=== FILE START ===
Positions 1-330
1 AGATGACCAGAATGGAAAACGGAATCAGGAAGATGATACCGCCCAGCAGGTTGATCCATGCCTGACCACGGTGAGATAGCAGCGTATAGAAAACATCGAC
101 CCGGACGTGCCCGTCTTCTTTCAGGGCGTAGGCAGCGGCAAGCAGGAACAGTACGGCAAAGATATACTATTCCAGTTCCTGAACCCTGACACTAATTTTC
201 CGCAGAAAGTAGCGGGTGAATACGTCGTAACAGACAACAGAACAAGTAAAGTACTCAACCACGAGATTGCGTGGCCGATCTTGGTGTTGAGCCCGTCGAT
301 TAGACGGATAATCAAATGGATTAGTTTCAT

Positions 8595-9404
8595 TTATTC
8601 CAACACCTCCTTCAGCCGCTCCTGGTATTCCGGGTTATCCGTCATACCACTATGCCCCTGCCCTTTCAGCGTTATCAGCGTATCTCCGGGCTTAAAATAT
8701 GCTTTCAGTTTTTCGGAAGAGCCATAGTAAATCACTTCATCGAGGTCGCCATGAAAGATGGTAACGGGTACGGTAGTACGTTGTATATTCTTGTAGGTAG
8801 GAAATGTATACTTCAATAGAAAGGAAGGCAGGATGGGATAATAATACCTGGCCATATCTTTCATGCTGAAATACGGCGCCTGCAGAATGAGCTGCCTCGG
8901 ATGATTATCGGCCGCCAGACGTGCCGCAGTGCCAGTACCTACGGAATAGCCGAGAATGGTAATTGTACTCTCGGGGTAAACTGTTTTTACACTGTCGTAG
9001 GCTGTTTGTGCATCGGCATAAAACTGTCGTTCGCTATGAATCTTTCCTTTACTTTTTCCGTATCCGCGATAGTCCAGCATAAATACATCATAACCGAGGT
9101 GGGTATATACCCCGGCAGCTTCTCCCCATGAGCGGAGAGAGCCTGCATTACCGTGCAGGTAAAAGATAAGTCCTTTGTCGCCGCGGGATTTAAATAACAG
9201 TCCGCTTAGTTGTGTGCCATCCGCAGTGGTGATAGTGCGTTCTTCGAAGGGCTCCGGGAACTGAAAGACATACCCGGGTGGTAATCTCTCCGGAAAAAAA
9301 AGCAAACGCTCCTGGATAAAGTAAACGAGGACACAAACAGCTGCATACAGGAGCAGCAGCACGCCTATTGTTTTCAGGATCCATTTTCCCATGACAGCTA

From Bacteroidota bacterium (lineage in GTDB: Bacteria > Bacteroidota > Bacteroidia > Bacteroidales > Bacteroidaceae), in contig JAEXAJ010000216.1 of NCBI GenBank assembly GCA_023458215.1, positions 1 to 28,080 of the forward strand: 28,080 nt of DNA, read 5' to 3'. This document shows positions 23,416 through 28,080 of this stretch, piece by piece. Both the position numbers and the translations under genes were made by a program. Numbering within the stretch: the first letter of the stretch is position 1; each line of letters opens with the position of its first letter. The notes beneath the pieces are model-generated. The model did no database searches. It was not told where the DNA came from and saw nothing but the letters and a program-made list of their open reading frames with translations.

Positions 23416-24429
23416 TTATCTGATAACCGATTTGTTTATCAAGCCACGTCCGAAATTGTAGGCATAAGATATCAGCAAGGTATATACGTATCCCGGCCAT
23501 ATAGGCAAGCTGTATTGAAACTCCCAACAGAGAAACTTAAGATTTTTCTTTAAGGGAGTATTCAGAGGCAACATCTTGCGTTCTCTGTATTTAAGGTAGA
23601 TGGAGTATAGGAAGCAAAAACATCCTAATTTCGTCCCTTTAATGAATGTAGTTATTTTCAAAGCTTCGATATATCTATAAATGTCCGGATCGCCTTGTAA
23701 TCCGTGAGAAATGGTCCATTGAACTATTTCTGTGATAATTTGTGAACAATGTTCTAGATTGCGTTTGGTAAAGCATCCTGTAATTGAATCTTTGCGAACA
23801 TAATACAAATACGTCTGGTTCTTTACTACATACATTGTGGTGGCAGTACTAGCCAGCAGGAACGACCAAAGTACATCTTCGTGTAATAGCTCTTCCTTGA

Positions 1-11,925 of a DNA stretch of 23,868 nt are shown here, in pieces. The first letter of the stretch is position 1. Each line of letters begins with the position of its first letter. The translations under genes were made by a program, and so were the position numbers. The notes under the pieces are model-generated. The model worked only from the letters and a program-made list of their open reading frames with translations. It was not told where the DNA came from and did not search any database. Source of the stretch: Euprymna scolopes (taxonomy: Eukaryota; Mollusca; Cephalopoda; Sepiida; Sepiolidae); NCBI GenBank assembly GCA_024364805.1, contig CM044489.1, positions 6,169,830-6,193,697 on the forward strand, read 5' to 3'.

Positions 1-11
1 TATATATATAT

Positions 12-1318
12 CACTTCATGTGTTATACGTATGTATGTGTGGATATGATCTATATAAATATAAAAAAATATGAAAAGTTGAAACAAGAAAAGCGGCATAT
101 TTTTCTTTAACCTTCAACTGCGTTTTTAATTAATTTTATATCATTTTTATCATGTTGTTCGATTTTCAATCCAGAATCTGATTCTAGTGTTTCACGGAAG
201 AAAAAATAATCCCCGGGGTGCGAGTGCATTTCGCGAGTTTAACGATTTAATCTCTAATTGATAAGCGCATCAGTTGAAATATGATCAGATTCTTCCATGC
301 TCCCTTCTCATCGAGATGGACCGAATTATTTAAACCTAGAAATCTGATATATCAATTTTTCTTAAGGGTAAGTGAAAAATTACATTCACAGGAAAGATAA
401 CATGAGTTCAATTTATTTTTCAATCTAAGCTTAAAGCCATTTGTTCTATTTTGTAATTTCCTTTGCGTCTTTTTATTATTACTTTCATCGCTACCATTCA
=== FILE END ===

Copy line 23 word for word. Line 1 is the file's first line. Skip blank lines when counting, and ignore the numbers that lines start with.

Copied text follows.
Positions 1-11,925 of a DNA stretch of 23,868 nt are shown here, in pieces. The first letter of the stretch is position 1. Each line of letters begins with the position of its first letter. The translations under genes were made by a program, and so were the position numbers. The notes under the pieces are model-generated. The model worked only from the letters and a program-made list of their open reading frames with translations. It was not told where the DNA came from and did not search any database. Source of the stretch: Euprymna scolopes (taxonomy: Eukaryota; Mollusca; Cephalopoda; Sepiida; Sepiolidae); NCBI GenBank assembly GCA_024364805.1, contig CM044489.1, positions 6,169,830-6,193,697 on the forward strand, read 5' to 3'.